provided to The Santiva Chronicle
The Clinic for the Rehabilitation of Wildlife (CROW) admitted its 3,000th patient of 2021 on June 2, three weeks earlier than reaching the same number of admissions in 2020. The patient, a fledgling common grackle, was rescued in Fort Myers after being found in the back of a work truck.
“It is astonishing how the number of patients admitted to our hospital continues to grow year after year,” says Alison Charney Hussey, executive director for CROW. “Our staff, students and volunteers continue to give their all to treat and rehabilitate our patients. The support of the community with their time, talents and treasures allow us to continue our mission.”
As the 3,000th patient, the grackle marks a milestone for patient admissions. So far this year, CROW has seen an approximate 15 percent increase in patient totals as of the same date last year, a year which ended with a record number of admissions. Since 2012, patient admissions to the wildlife hospital have increased by more than 55 percent.
Due to the location of the bird’s nest being unknown, the grackle will be raised in the wildlife hospital until it is old enough to be released. Although in this situation it is needed, humans should be a last resort for raising baby wildlife.
Every year wildlife hospitals, like CROW, are flooded with young animals that are abducted away from their parents by well-intentioned people who believe these babies to be orphaned. In fact, wild animals are very devoted to the care of their young and human interference is rarely warranted.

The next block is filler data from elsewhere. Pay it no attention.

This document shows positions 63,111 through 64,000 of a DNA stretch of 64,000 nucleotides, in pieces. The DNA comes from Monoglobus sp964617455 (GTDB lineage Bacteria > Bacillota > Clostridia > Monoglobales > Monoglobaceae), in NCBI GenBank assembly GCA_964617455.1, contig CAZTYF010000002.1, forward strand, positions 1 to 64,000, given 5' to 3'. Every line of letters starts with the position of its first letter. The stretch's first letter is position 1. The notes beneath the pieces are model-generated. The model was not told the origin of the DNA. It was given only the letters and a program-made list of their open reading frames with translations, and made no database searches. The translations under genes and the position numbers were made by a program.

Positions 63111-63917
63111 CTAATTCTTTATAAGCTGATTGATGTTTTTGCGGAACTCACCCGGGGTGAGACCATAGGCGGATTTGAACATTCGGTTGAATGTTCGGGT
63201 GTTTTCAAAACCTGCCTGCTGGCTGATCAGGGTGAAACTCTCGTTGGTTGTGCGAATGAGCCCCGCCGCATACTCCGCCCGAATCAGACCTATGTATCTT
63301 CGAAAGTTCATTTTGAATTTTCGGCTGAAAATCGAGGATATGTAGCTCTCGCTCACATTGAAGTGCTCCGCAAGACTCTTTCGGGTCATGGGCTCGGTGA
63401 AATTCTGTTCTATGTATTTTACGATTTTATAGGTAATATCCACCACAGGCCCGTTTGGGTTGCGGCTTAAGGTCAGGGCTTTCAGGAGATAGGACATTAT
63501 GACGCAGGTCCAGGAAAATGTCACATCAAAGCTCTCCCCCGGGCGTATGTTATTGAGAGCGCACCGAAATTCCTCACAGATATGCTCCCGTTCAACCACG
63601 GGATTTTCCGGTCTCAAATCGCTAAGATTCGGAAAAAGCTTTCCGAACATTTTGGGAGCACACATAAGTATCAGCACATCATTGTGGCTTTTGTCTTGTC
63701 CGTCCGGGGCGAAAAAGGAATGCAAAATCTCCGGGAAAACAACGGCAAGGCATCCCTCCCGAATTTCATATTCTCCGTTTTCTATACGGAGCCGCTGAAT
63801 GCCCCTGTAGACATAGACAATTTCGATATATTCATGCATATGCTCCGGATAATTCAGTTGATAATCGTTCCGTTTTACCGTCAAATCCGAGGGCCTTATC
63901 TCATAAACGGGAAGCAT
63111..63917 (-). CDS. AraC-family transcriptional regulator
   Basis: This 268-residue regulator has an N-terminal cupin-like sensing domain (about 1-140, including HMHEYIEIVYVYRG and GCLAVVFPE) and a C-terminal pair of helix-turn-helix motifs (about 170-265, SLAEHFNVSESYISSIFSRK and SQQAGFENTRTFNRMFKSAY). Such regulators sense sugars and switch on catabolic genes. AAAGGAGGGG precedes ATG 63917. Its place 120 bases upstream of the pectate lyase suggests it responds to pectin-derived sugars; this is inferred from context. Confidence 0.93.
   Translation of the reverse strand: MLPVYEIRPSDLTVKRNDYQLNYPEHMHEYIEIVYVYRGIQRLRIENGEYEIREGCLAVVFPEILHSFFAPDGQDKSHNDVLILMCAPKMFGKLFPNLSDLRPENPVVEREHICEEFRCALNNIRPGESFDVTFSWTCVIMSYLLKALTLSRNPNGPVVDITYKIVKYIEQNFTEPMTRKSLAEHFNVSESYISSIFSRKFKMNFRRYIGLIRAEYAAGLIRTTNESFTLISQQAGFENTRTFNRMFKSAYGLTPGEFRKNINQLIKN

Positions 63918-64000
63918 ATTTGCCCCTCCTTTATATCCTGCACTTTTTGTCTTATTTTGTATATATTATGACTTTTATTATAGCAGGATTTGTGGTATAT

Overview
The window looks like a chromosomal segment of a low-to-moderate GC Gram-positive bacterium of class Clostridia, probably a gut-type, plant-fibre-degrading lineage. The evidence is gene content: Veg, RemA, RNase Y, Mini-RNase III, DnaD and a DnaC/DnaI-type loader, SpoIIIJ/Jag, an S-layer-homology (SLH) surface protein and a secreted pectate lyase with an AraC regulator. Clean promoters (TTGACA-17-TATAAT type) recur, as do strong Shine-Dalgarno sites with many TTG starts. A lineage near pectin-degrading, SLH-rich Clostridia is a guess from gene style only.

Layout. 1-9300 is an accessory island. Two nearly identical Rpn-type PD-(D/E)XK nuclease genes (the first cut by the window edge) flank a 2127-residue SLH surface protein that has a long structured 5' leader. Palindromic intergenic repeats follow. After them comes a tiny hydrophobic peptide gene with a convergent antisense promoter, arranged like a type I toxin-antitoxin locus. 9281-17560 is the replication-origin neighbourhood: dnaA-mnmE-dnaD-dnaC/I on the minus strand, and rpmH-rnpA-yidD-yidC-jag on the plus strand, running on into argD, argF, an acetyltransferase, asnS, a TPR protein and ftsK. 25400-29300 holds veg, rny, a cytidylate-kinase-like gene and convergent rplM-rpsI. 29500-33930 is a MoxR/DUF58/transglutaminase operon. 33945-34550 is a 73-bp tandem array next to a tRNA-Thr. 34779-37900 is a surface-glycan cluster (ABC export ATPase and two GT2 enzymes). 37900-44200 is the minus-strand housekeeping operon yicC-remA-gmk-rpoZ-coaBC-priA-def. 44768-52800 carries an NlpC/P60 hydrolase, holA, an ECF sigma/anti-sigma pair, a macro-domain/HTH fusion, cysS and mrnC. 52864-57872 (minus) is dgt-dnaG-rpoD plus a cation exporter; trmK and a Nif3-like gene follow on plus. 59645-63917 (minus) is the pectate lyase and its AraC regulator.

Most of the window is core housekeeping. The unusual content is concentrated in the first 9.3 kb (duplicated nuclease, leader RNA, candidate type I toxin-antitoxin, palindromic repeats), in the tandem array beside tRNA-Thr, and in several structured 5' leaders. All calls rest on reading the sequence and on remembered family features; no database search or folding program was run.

If you see something clearly wrong, like a fallen nest or an obvious injury, please contact a licensed wildlife rehabilitator for advice on the next steps before trying to help. In most cases, a fallen nest can be replaced into a tree or nearby bushes, but an injured animal needs medical attention. CROW’s wildlife hospital is open 365 days a year from 8am-5pm. If you find a baby animal and are concerned it may need help, please call CROW at 239-472-3644 for more information and assistance.
If you would like to make a donation to CROW, visit www.CROWClinic.org/donate/donate-today or you can donate through CROW’s Facebook page.
About Clinic for the Rehabilitation of Wildlife (CROW)
Established in 1968, the Clinic for the Rehabilitation of Wildlife (CROW) is a teaching hospital saving the sick, injured and orphaned native and migratory wildlife of Southwest Florida and beyond. Through state-of-the-art veterinary care, public education programs and an engaging visitor center, CROW works to improve the health of the environment, humans and our animals through wildlife medicine. For more information, or to plan your visit, go to www.crowclinic.org. If you find an animal that is in need of help, call (239) 472-3644 ext. #222.
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